|8-16-16 Education in the News|
NJ Spotlight--‘Other’ School-Funding Plan Promises Fast Relief, but Does It Have a Chance?
Two Essex County legislators try again with a school-funding proposal, knowing the odds against it are high
As two high-profile plans to remake New Jersey’s school funding have yet to move in the Legislature, backers of a third proposal that would bring more immediate change are trying to get renewed attention.
State Assemblywoman Mila Jasey and Assemblyman John McKeon, both Essex County Democrats, have sponsored a bill they said would bring immediate relief to potentially more than 140 districts that are both underfunded by the state and that tax their residents at well more than the average rates.
The proposal, first filed last spring and now with a companion bill in the Senate, asks for $122 million in additional aid this year to address the plight of districts that Jasey said are nearing breaking point. “I don’t believe we can afford to wait any more, we can’t afford to wait at all,” Jasey said yesterday. “We’re losing staff in schools and we’re losing the public’s support and confidence.
John Mooney | August 16, 2016
NJ Spotlight--Opinion: It’s Past Time for Comprehensive Approach to Protect Children from Lead
There is a sense that lead exposure is an issue that has been resolved. But while significant improvements have been made, they are not enough
If articles and reports on lead exposure and drinking water has dwindled? Think back to the Flint, MI, debacle and how it resounded across the country and struck a chord here in New Jersey.
There still are occasional articles about new test results in our schools, and about criminal indictments of regulatory and utility managers in Michigan, but the uproar has subsided. Perhaps it is just the summer doldrums, issue fatigue, or perhaps people assume that action is being taken to solve the problem.
Daniel J. Van Abs | August 16, 2016
Star Ledger--Liberal white moms drive testing opt-out movement, study says
The typical "opt-out" activist is a highly-educated, white and politically liberal mother from a family earning significantly more than the national average, according to a new national study by Columbia University.
And nearly 45 percent of people who support the movement are teachers or educators, the online survey found.
The results come from a survey of nearly 1,650 people from 47 states conducted between January and March. Respondents were recruited online through links on the webpages and social media channels of groups that support students skipping standardized testing.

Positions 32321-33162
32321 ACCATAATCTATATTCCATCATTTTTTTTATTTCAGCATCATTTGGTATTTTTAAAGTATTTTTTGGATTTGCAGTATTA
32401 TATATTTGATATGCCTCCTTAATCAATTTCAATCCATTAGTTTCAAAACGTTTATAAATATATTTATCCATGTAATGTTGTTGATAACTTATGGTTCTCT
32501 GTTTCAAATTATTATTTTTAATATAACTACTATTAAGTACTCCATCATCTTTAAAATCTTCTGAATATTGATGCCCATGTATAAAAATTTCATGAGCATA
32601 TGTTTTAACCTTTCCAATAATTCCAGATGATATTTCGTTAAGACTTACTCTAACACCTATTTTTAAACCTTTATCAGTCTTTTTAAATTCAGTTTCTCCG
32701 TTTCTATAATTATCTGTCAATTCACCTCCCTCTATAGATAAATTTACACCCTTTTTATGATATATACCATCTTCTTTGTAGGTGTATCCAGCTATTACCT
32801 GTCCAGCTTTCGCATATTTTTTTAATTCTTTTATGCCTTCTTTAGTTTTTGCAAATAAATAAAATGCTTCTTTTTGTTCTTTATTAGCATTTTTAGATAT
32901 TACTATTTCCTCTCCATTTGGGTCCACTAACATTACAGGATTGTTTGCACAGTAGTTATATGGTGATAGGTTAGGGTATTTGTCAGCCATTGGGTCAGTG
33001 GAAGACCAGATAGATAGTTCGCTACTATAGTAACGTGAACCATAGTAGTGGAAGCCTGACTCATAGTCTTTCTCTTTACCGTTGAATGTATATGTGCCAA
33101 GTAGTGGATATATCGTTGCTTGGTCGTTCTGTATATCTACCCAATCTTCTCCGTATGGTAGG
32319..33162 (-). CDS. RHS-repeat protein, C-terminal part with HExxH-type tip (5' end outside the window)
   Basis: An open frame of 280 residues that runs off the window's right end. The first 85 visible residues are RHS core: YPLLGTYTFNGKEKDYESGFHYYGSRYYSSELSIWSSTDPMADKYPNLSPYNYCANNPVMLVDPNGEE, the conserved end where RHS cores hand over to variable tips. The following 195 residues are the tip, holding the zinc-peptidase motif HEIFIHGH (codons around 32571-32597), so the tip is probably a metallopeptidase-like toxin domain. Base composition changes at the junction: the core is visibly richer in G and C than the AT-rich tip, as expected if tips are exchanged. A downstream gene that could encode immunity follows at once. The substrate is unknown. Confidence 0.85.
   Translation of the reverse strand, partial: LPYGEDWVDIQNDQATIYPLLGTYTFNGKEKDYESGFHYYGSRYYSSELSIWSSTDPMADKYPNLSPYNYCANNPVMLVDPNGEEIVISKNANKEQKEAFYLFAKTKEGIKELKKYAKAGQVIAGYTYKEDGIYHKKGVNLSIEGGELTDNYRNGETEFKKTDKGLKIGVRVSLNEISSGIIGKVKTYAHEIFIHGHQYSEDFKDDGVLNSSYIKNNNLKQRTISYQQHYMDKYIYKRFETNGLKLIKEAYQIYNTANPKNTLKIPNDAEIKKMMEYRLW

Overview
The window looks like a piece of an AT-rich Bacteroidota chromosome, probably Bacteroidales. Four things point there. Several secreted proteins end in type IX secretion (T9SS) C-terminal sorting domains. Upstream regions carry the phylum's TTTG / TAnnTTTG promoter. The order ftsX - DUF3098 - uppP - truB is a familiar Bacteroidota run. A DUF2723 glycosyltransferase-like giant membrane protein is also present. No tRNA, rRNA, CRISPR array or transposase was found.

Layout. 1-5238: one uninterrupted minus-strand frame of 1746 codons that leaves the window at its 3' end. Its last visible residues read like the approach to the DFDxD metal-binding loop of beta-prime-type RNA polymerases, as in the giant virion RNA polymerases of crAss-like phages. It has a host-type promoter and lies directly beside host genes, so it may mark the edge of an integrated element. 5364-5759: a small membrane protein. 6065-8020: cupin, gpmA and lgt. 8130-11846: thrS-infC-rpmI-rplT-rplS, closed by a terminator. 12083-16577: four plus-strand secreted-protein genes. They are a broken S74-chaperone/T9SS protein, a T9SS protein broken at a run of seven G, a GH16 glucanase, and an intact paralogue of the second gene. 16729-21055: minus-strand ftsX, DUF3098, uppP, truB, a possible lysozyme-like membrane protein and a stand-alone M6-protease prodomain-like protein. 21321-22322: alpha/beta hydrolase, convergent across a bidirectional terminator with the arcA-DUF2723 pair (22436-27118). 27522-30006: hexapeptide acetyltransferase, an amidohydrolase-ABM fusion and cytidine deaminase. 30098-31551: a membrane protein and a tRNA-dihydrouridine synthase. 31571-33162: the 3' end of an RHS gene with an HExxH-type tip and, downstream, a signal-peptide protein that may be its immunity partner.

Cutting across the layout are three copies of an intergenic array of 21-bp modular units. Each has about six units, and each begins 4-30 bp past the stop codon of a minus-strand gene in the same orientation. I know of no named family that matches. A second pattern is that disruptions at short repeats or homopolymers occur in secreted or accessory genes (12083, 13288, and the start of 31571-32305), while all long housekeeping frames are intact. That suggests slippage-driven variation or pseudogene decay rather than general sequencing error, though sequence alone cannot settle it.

The opt-out movement has grown in recent years with more parents keeping their children at home on standardizing testing days or telling schools their children will refuse to participate.
About 8 percent of the survey's respondents were from New Jersey, where tens of thousands of students have skipped the controversial PARCC exams for grades 3-11.
Adam Clark | NJ Advance Media for NJ.com| August 15, 2016 at 2:34 PM, updated August 15, 2016 at 3:27 PM
Cherry Hill Gazette--Bill would put opiate antidote in NJ high schools
Addiction awareness advocate Patty DiRenzo passes out cards in Camden to educate people about New Jersey's "Good Samaritan" law. The law allows drug users who witness an overdose to call 911 without fear or being arrested. Phaedra Trethan
Nurses and other designated faculty would carry a heroin and opiate antidote in all New Jersey schools if an Atlantic County legislator's bill becomes law.
Assemblyman Vince Mazzeo announced Tuesday he would introduce a bill mandating that all high schools in New Jersey, whether public, private or charter, have Narcan. The antidote, also known by its generic name, naloxone, reverses the effects of a heroin or opiate overdose, buying time for emergency responders to get the victim to a hospital.
"I think it's a no-brainer," said Patty DiRenzo, a Blackwood resident and member of the Camden County Addiction Awareness Task Force. DiRenzo, who lost her son, Sal Marchese, to an overdose in 2010, was an outspoken proponent of New Jersey's "Good Samaritan" law, allowing witnesses to call 911 in the event of an overdose without fear of arrest or prosecution for drug use or possession. She also lobbied to have police and first responders in the state equipped with Narcan doses.
Mazzeo, who told the Courier-Post he intends to introduce the legislation in September's session, said the bill would place primary responsibility for carrying and administering Narcan with school nurses. Other school employees would be offered training and designated to administer the antidote on a volunteer basis, as well.
Phaedra Trethan, 4:23 p.m. EDT August 11, 2016
Garden State Coalition of Schools